As soon as her class ended at Leidy Laboratories, Kelley Yu (C ’20) dove right into the dance studio at Platt Student Performing Arts House—she had an upcoming workshop to prepare for. Kelley, a current sophomore in Strictly Funk, will be hosting a master class this upcoming Sunday night.
Strictly Funk, two words with a cadenced sound, is one of the most popular performing arts groups on campus. This hip–hop and contemporary dance group sold out their spring show tickets almost instantly, way ahead of their show time. On a weekend of late March, outside Iron Gate Theatre, where Strictly Funk hosts their shows, the waiting line for entry was so long that it had to circle around the corner. Inside the theater, seats were occupied ten minutes before the official opening. This is how popular Strictly Funk is among Penn undergraduates.
Kelley found Strictly Funk by accident her freshman fall. As early as elementary school, Kelley had practiced ballet; however, it was only after high school that she began to fall in love with dancing. Her school, Shanghai American School, required students to practice either visual or performing arts. Kelley chose hip–hop, even though she was not very flexible. “In high school, my dance teacher used to sit on me while I was holding the splits for 30 minutes at a time,” Kelley said. “It was really painful, but it was definitely helpful with dancing.”
Including contemporary, smooth, voguing, hip–hop, and hard hitting, Kelley’s dance style is enriched by a variety of genres. Her choreography inspiration can strike whenever and wherever. No matter whether she is taking a shower or walking down Locust, new dance moves can pop into her mind spontaneously. She also looks for some dance ideas from online video clips, such as those of 1Million Dance Studio based in South Korea.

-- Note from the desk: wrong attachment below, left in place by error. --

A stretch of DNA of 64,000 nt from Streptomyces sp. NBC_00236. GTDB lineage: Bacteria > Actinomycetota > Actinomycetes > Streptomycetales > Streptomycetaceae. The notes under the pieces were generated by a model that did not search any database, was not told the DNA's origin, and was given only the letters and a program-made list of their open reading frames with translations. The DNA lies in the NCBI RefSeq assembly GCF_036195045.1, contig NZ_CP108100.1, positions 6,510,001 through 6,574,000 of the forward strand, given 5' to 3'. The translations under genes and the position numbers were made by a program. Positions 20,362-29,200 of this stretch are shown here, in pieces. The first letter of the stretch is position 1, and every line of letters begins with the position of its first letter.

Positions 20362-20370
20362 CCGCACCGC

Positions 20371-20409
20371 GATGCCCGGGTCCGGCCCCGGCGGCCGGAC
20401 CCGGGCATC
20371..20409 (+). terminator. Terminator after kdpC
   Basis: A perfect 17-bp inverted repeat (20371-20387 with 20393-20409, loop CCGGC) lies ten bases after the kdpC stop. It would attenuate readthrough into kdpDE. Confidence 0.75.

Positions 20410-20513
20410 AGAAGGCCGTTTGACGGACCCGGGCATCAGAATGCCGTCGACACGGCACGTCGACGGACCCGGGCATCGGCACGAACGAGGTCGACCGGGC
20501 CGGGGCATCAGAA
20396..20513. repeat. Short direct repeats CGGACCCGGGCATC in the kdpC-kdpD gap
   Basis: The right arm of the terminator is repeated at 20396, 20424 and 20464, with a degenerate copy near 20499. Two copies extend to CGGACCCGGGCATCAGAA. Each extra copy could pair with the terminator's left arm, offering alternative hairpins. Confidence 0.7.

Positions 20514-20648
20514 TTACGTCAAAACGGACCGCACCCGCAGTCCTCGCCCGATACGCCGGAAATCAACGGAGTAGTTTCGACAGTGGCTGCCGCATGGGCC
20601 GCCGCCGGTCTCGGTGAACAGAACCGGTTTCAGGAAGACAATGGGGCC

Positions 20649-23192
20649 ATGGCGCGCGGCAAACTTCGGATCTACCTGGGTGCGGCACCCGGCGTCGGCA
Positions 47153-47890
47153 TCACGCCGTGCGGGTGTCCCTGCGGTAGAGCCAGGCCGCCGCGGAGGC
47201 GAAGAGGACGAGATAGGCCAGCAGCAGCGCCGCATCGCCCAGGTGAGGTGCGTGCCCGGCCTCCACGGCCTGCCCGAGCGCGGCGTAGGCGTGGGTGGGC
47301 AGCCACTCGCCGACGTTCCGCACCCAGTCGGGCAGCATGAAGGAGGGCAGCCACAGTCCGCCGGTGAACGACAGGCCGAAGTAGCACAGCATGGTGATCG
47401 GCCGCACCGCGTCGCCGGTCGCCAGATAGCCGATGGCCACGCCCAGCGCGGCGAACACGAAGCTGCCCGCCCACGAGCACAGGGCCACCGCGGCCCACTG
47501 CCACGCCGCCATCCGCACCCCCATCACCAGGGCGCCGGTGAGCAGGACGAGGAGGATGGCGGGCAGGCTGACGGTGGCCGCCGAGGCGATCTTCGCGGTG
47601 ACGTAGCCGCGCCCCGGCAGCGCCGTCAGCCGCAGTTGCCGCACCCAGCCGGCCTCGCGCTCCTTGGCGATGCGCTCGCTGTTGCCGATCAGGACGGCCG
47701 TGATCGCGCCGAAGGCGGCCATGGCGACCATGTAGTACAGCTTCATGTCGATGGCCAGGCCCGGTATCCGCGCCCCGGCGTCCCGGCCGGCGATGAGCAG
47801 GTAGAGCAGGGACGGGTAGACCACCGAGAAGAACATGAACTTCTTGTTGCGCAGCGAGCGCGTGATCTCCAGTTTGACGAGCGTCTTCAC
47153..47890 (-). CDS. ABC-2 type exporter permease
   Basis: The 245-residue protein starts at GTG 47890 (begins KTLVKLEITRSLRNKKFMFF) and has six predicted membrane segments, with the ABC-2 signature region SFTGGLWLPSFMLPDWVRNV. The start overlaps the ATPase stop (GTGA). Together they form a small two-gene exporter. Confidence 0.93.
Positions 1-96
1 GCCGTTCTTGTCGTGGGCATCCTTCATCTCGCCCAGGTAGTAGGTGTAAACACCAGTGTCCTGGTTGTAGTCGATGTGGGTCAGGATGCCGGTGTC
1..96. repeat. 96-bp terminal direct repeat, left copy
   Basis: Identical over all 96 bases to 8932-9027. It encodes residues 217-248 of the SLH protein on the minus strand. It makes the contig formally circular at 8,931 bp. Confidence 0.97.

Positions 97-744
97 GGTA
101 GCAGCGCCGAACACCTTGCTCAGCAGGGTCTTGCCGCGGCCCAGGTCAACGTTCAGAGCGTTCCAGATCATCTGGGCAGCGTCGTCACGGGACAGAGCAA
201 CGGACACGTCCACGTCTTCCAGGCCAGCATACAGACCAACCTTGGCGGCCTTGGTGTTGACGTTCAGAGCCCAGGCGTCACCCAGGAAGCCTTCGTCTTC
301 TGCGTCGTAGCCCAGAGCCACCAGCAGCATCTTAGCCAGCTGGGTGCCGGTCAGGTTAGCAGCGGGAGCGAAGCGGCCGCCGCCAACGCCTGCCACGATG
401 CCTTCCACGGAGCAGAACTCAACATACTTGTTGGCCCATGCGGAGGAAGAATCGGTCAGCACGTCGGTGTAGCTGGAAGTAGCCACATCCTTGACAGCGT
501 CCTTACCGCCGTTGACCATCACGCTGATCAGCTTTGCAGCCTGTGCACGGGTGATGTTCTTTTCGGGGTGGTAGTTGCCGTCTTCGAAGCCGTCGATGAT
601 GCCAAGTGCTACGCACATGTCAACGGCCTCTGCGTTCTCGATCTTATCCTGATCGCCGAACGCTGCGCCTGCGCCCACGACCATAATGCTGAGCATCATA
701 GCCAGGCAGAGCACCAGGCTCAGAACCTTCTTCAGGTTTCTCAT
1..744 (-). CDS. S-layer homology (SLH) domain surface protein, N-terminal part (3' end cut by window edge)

The sequencing of different dance moves eventually comes naturally as part of her muscle memory as she spends more time practicing. When she performs on stage, she thinks about nothing except for the moves. Choreography can sometimes be a painstaking task. Kelley recalled the six–minute dance piece she co–directed, which took four to five hours of practice per week, a total of 20 hours to complete.
In addition to dancing, Strictly Funk dancers are versatile, handling many other tasks for the group. Dancers who are on the executive board are split into creative, production, and business teams. Their videos, not only the trailers but also the ones used for the show, are all shot by in–house members.
If you have ever seen one of those dance videos, you would know that Strictly Funk has nicknames designated for each member. Kelley told me that those nicknames are chosen by the older members and are often inside jokes. The dance group also has three lineages—Gliste–lin, Chillin, and Bad Bitchlin.
Strictly Funk’s themes vary each semester according to the directors. This past fall, Funk presents Willy Wonka and the Chocolate Factory. Lo–Lo Lomax (C ’18) co–directed the show and said the theme was meant to “connect people to their childhood a bit more since that brings good memories back.” The spring show is named “Legacy” in order to celebrate the dance troupe’s 20th anniversary and to honor the contributions of everyone who came before. Karen Wu (W ’18), the co–director of the spring show, said through her four years at Funk, she has seen many turnovers in the group, but she is always proud of the group's diversity in terms of race, gender, major, and the like.
Strictly Funk's weekly practices can last 10–15 hours, and up to 20 hours for those with leadership roles in the club. With such an intense schedule, the question emerges: how do Funk dancers balance school work and practices? “I didn’t!” Kelley laughed, “Just kidding.” Dance has gradually become an expressive outlet for Kelley to escape from the stress of her schoolwork. Whenever she feels drained by school, dancing helps her to adjust.
This year, there will be 17 seniors stepping down from Strictly Funk, a number that comprises almost half of the group size. Always a go–getter, Kelley has her eye on becoming more involved on board next, possibly in an assistant chair position. In spite of these graduations, we're confident that Funk will be doing just fine come fall, especially with Kelley involved.